The other day I was breezing through the “watch now” option on Netflix, and I came across a little animated film that had fallen off my radar. I remember being skeptical about Cloudy With a Chance of Meatballs when I first heard about it, but I found the trailer to be cute and fun, so I thought I’d give it a shot.
A simple title fades up saying “A film by.” I roll my eyes a little, as I hate these masturbatory title cards, in general. But then the rest of the title comes in: “A Lot of People.”
“A Film by A Lot of People.” Word.
In a world of film where everyone is jockeying for position, fighting for more titles placed in more prominent places on their films, it’s fantastic to see a team of filmmakers who admit the truth…it takes a very talented team of people to make a film.
Film authorship is one of those annoying pet peeves of mine. These days it seems it’s no longer enough for a director to put his title last before the movie starts or first after the film ends. Instead, he or she needs her name over the title, proudly proclaiming that this is “A (Insert Douchebag Director’s Name Here) film.” This philosophy goes so far, in fact, that some filmmakers even insist that their name be put before the title. So instead of Shitty Movie 2, we often get Lame-Ass Insecure Director’s Shitty Movie 2.
I’m looking at you M. Night Shyamalan.
Now let me get something straight…I’m not necessarily insulting the film, itself. For example, I’m a huge John Carpenter fan, and I think he’s a great, whacked out filmmaker that has done some amazing work. But yes, it still bugs me that his name is before the title of Halloween.
Because John Carpenter did NOT author Halloween. He co-wrote the screenplay and he directed it (and excellently, I might add). Still, there was the incomparable Dean Cundy who gave the movie its eerie feeling using compelling lighting and camera angles. There was Tommy Lee Wallace’s brilliant idea to use the white, featureless face. And there were, of course, the actors who were actually on-screen bringing it all to life.
That’s how it is with every movie. There is simply too much to do…to many specialized jobs…for one or two people to do everything. Sure, the director gives guidance and signs off on everything. And some directors, like James Cameron, micro-manage in a big way. But they do not author the film. No matter how “auteur-ish” these filmmakers are, the film is not “by” them. Even when they are the key ingredient to keeping everything alive and bringing a unique style and tone to the table, the film does not belong to them.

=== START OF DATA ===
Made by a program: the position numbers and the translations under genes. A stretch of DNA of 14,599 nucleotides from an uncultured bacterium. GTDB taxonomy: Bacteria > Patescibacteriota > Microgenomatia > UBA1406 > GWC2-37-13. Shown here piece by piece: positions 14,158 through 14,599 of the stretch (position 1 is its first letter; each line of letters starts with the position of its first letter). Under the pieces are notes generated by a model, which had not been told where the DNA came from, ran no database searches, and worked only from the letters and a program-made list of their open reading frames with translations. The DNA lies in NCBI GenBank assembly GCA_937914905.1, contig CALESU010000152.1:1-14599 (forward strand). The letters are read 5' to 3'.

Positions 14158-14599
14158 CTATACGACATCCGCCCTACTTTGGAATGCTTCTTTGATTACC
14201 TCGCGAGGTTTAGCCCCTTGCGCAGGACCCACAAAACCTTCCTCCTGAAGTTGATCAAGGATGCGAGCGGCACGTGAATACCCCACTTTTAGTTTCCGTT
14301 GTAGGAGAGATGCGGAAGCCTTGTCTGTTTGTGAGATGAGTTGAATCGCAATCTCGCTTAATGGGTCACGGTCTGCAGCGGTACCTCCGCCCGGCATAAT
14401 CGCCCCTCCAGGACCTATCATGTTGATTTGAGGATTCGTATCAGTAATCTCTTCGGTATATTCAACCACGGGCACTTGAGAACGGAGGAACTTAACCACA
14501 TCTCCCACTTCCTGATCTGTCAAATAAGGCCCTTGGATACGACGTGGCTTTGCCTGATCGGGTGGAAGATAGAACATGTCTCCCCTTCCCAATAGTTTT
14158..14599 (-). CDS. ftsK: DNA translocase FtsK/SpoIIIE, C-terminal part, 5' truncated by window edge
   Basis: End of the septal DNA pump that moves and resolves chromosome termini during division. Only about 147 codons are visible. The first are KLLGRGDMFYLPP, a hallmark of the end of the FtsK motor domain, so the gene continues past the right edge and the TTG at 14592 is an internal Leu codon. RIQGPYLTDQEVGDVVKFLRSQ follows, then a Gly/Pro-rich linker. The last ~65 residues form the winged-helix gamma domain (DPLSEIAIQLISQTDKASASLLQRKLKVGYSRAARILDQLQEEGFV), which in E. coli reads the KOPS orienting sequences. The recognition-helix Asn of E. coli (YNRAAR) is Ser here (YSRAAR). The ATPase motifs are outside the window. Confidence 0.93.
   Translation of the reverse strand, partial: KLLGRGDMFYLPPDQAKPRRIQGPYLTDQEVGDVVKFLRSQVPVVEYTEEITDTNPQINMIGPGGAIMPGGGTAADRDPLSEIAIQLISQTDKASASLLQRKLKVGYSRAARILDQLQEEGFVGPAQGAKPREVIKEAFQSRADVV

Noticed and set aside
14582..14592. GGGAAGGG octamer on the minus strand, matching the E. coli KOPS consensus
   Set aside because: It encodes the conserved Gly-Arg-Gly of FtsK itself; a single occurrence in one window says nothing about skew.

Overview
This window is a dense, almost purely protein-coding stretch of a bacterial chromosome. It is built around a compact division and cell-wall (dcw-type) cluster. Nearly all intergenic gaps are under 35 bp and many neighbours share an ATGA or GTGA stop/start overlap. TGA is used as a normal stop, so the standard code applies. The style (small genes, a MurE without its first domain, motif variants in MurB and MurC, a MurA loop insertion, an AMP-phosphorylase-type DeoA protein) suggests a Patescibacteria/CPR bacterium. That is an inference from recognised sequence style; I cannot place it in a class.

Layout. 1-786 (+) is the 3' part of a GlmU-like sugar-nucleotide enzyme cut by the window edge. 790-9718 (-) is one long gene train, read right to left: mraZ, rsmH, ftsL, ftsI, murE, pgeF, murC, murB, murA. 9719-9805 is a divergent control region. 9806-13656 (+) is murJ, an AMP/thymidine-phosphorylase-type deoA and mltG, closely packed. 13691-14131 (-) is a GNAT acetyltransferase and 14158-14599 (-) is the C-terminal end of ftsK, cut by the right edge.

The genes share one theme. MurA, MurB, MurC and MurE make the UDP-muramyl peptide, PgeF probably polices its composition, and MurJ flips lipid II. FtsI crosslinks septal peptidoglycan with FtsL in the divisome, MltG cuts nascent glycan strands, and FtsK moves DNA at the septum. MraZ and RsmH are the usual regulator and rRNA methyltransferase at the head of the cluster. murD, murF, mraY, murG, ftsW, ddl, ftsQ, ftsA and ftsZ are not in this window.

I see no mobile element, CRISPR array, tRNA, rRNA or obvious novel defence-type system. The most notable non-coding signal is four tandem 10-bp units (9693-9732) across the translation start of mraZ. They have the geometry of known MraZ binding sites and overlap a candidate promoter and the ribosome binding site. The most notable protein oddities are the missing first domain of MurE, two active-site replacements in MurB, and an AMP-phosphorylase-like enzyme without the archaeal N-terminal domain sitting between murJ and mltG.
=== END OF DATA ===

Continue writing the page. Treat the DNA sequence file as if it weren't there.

This is a universal. Even Tyler Perry Presents Tyler Perry in Tyler Perry’s Madea Kills A Hobo Part 2 is not A Film by Tyler Perry (written and directed by Tyler Perry).
And this epidemic of masturbatory directors-gone-wild is more out of control than ever. Now you’re seeing no-name hacks insist they get their names above the title. How many times have you seen “A (Name I’ve Never Heard of) film on a movie poster. These are not auteurs, either. Many times, these directors haven’t had a serious hand in writing or shooting these films. They are, in effect, directors-for-hire in a studio system, yet their egos dictate that they fight for a meaningless credit for an oftentimes forgettable film.
STOP! Just stop. You have an amazing job, directors. You’re able to bring together so many artists and craftsmen in order to put forward a collaborative film that conforms with your style, intention and vision. It’s one of the most exciting and creatively fulfilling jobs on the planet. Isn’t that enough? Do you really need to stroke your ego that hard?
There is one final note, though, that does deserve some thought. Sometimes a director is such a big name, they, themselves, become a draw for box-office. And with that in mind, the studio marketing departments will put their names above the title on a poster. For example, The Departed had “A Martin Scorsese Picture” plastered all over it.
And I do get that. I understand the marketing needs of a film. But I don’t see Scorsese fighting for a bigger title card or whining about his auteur status. Because Marty’s got class. That’s why he calls it his “picture,” not his film.
So there is some leeway with these rules. But in general…get over yourselves, Hollywood directors. Besides, claiming authorship of a film does not all of a sudden make it artistic or even good.
Just look at Uwe Boll.